Manassas Police Refuse To Execute Warrant To Photograph Teen’s Erect Penis

94px-Manassas_Police_BadgePaul EbertIn a clear victory for both the public and basic notions of decency, the Manassas City Police have announced that they will not execute the abusive warrant discussed yesterday to force a 17-year-old boy to be photographed with an erect penis — including the authority to force an erection with the administration of drugs if the boy did not “cooperate.” However, Assistant Commonwealth’s Attorney Claiborne Richardson is still pursing the teen for two major felonies for sending his 15-year-old girlfriend an explicit video. There is still no word from Paul B. Ebert, the Commonwealth’s Attorney for Prince William County (right).

As we discussed yesterday, Richardson charged the teen with manufacturing and distributing child pornography. The girlfriend sent him pictures earlier but she is not being charged. The girlfriend’s mother called police and insists that he was repeatedly told to stop sending the images. Detective David E. Abbott, the lead investigator on the case, has refused to return calls. However, the case began with the girlfriend, not the defendant, sending photos of herself to the boy. Yet, she has not be charged. Instead, he was served with petitions from juvenile court in early February, but not arrested. The case however was dismissed due to an error by prosecutors. They then however obtained new charges and a search warrant. They then arrested him and secured this absurd warrant. The defense attorney says that Assistant Commonwealth’s Attorney Claiborne Richardson told her that her client must either plead guilty or police would obtain another search warrant “for pictures of his erect penis.” If that is the case, this is even more serious since it sounds like this abusive warrant was used to try to pressure a plea. Richardson then appeared in court to try to stop the teen from traveling until he submitted to the degrading photographs.

The teen is now set for a trial on July 15th but the police were inundated with angry complaints by the public from around the world. The boy had already been forced to be photographed in the nude including his genitals but Richardson demanded that he either plead guilty or go through the added trauma of being forced to have an erection and then photographed.

The police department issued a statement that “It is not the policy of the Manassas City Police or the Commonwealth Attorney’s Office to authorize invasive search procedures of suspects in cases of this nature and no such procedures have been conducted in this case.” That still leaves the question of Richardson’s insistence that the teen be forced to do precisely what both the police and prosecutors say is outside of their policy. There was virtually no value to the pictures given the facts of this case beyond tormenting this teenager. It is not just unprofessional and potentially unethical (if used just to force a plea) but downright creepy. Had the public not reacted to this abuse, this grotesque scene would have unfolded as planned by Richardson (who objected to the boy leaving the state with family before he was forced through this procedure).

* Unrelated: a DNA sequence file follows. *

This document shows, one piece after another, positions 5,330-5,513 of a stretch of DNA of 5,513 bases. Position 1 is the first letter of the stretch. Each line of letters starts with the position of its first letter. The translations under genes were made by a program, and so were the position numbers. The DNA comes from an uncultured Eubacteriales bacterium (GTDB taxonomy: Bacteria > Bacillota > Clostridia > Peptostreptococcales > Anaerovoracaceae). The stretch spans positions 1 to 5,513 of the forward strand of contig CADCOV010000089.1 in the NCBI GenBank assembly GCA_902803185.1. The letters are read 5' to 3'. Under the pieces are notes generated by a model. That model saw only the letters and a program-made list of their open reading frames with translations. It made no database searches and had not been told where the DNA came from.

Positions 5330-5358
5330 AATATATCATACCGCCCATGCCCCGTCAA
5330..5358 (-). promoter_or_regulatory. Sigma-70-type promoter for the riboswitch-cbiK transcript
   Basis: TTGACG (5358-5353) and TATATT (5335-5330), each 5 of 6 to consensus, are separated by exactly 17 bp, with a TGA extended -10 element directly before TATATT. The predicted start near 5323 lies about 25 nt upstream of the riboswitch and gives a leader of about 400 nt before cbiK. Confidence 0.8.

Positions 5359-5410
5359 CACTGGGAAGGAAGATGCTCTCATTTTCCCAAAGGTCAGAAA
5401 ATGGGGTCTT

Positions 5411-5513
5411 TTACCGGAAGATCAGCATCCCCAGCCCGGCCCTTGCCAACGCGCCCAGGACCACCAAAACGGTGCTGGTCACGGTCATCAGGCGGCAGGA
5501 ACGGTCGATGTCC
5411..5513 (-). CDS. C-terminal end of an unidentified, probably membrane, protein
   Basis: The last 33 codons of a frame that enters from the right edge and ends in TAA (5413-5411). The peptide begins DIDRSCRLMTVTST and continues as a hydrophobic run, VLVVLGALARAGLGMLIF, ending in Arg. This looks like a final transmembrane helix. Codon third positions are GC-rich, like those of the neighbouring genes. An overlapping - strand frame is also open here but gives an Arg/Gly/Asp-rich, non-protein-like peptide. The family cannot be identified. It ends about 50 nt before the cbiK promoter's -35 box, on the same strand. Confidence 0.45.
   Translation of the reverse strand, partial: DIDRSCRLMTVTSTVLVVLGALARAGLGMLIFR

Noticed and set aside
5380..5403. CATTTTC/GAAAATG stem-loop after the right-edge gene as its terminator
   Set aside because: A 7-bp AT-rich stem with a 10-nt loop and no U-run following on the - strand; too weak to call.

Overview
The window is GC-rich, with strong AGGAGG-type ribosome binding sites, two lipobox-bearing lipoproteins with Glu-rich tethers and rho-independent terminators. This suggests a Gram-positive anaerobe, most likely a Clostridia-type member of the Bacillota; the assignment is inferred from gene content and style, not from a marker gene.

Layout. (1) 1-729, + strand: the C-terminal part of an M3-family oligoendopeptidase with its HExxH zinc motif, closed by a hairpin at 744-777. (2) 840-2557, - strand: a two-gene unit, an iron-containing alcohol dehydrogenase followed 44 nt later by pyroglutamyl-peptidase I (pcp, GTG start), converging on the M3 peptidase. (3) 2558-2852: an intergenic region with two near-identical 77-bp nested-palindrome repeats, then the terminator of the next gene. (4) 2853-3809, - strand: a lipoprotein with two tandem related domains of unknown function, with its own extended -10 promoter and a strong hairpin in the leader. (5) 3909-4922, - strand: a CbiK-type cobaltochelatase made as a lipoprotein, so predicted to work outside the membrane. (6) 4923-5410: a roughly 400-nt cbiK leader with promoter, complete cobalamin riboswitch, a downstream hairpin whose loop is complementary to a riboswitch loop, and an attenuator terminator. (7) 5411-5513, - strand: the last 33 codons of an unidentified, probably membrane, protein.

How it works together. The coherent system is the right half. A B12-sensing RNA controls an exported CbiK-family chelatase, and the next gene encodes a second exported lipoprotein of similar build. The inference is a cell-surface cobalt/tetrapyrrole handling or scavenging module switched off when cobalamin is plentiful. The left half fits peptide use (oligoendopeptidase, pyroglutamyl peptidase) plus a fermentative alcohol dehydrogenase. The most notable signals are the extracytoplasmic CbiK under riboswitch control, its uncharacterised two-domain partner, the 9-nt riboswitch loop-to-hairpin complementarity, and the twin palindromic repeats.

While Clairborne Richardson has been listed as the lead prosecutor in this case, once again, Paul Ebert clearly deserves much of the criticism for failing to properly supervise his subordinate and his silence in the matter is deafening. I have previously criticized Ebert for his lack of prosecutorial discretion in the Kevin Kelly case.

The entire heavy-handed prosecution of this teenager should be reexamined and dropped in favor of noncriminal actions. Moreover, if the reported facts are proven true, Richardson’s continuation as a prosecutor needs to be reviewed. Unfortunately, prosecutorial abuse is something that we have routinely encountered. It is a problem because prosecutors are rarely punished. However, this abuse involved a minor and justifiably brought the entire office into disrepute. There must also be a review of the magistrate who signed this abusive warrant which now even the police will not execute. The conduct of the prosecutors and the magistrate strike me as a far greater menace than these two kids sending each other explicit pictures and videos. Indeed, the lack of any response thus far from Ebert should again cause Prince William voters to examine his role and failure to exercise a modicum of control over his prosecutors.

Source: ABA Journal

68 thoughts on “Manassas Police Refuse To Execute Warrant To Photograph Teen’s Erect Penis”

  1. I was deeply moved by this case.

    I see it as extremely urgent these two individuals to be removed from all offices of power.

    I dread to think what skeletons in the closet they will leave.

    I would imagine they encourage similar attitudes in others around them at work…

    I hope their work is reviewed, This is probably indicative of something long running and harmful to the public safety.

  2. , but he still didn’t create concentration camps for thousands of innocent US Citizens as Roosevelt did.
    I do not think that ANY violation of the Constitution or Bill of Rights, by any president – past or present – can or should be described as “Piddling” – that is perhaps one of the most ignorant statements I have read.

    By your misrepresenting Hitler’s intent, and using the term concentration camps for the internment camps that FDR established, we can all see the kind of judgment, and balance you have. You of course know that the SCOTUS ruled that such camps were Constitutional and it is quite clear that they are in the original text. You go further and imply FDR was in fact a worse violator of our rights than Lincoln. While a violation of one persons rights is bad, to conflate it with the mass murder of the Holocaust is obscene.

Comments are closed.